Epic Games has consistently been at the forefront of the charge pushing console manufacturers to develop hardware that will support and assist in ushering in a new age of graphical prowess. No singular event affirmed Epic’s mindset more than the showcasing of their mind-blowing Samaritan demo at GDC 2011. As astonishing as it was, Samaritan was demoed on a souped-up version of the Unreal Engine 3, the same one that is powering countless AAA games on the market today. As you’re well aware, consoles are still pretty far off from supporting such bewilderment, but that hasn’t stopped Epic from going forward to raise the bar even higher.
In a recent feature piece with Wired, Epic’s founder and head programmer Tim Sweeney reveals some salivating details regarding the first prototype of the Unreal Engine 4. If UE4 looks an inkling like what is described in Wired’s article, Sony and Microsoft are going to have to start allocating some serious resources to hardware development. Not only will the Unreal Engine 4 make game development enormously easier as it’ll allow developers to cut production processes by a year, it’ll make a mockery of the graphics featured on that console now sitting idly in your living room.
As detailed in the article, UE4 will not be simulating realism, it will be creating it. According to Sweeney, producing a game that operates on a level that is comparable to human vision will require hardware at least 2,000 times as powerful as today’s highest-end graphics processors. So again, you won’t be seeing this kind of tech anytime soon. Still, engines this powerful don’t just provide a glimpse to what the future of gaming can be, they offer us a vision of what they will be assuming that the console hardware will eventually catch up.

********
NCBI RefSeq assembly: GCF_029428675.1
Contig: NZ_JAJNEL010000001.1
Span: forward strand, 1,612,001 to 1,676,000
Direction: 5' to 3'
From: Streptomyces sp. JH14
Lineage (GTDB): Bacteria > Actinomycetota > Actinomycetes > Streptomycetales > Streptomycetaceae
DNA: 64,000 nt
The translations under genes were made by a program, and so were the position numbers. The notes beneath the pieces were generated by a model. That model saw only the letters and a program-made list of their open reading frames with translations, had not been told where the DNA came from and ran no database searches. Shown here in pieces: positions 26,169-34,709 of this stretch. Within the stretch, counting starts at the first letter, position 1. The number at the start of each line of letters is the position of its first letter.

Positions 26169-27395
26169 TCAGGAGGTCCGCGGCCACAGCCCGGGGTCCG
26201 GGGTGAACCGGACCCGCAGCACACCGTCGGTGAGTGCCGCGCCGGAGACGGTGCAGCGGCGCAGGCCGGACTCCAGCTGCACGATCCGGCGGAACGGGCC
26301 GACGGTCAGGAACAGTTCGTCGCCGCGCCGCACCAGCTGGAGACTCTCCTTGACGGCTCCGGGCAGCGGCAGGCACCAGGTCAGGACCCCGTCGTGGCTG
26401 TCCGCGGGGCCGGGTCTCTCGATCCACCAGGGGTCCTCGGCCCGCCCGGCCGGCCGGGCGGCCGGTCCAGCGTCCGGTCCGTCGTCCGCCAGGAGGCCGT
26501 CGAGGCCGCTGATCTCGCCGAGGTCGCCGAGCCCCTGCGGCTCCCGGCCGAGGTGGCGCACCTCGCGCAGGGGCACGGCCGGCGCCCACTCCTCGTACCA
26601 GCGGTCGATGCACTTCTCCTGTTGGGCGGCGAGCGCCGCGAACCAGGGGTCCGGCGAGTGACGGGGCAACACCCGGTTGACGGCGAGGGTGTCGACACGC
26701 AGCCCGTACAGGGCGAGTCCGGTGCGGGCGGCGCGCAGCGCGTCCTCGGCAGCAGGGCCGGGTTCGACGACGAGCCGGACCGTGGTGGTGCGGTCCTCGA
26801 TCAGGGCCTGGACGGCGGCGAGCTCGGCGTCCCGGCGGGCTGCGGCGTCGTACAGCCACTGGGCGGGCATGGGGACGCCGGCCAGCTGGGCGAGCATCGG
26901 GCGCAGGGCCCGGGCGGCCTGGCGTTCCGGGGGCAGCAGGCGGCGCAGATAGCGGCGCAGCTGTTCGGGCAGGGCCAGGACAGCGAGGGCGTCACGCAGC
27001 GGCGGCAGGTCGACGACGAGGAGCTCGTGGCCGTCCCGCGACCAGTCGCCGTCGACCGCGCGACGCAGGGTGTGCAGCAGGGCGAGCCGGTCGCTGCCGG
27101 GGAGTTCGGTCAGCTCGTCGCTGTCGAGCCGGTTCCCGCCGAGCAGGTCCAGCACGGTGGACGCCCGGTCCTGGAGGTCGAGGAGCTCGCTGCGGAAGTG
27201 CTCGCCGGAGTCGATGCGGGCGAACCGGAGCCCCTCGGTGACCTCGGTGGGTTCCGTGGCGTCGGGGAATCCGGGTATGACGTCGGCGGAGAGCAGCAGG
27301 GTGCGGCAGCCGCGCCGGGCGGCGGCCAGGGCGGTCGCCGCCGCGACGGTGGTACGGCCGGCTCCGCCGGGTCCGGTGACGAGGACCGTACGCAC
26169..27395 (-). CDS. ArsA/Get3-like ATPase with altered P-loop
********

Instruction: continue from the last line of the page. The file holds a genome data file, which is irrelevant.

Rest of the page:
“UE4 introduces dynamic lighting, which behaves in response to its own inherent properties.”
The Unreal Engine 4 will for the first time, introduce technology capable of showing and rendering millions of independent particles operating entirely on their own:
“With Unreal Engine 4, there can be millions of such particles, as long as the hardware is potent enough to sustain them. Game developers overuse features of every new engine, because they are suddenly so easy to implement. In the original Unreal Engine, for example, the ability to render colored lighting led to a rash of games that employed the effect. The same may prove true for UE4′s particle effects, for better or worse.”
The article continues by detailing how the engine will support a dynamic lighting system to provide for a real-time transition for both natural and artificial light sources, acting as if they would in our everyday world:
“UE4 introduces dynamic lighting, which behaves in response to its own inherent properties rather than a set of preprogrammed effects. In other words, no more faking it. Every light in a scene bounces off every surface, creating accurate reflections. Colors mix, translucent materials glow, and objects viewed through water refract. And it’s all being handled on the fly, as it happens.”
Sweeney also stated how the Unreal Engine 4 comes equipped with tools to cut both production times and costs. It does this by allowing developers to see changes to the game in real-time as they work.
The entire article in Wired is well-worth the read if you value what truly “next-gen” consoles may be able to offer. Kismet 2, Epic’s newest visual scripting tool, is also interestingly detailed. The software has the ability to allow level designers to program not just the design of their characters and environments, but to render how they interact with the player as well. Normally, designers would have to wait and rely on a programmer to do such work before moving forward.
We’re hoping to get a short glimpse of the Unreal Engine 4 at E3 in June, though we’re sure our appetites will just be further whetted. For now, we’ll just have to stick to playing around with that “ancient-looking” Unreal Engine 3.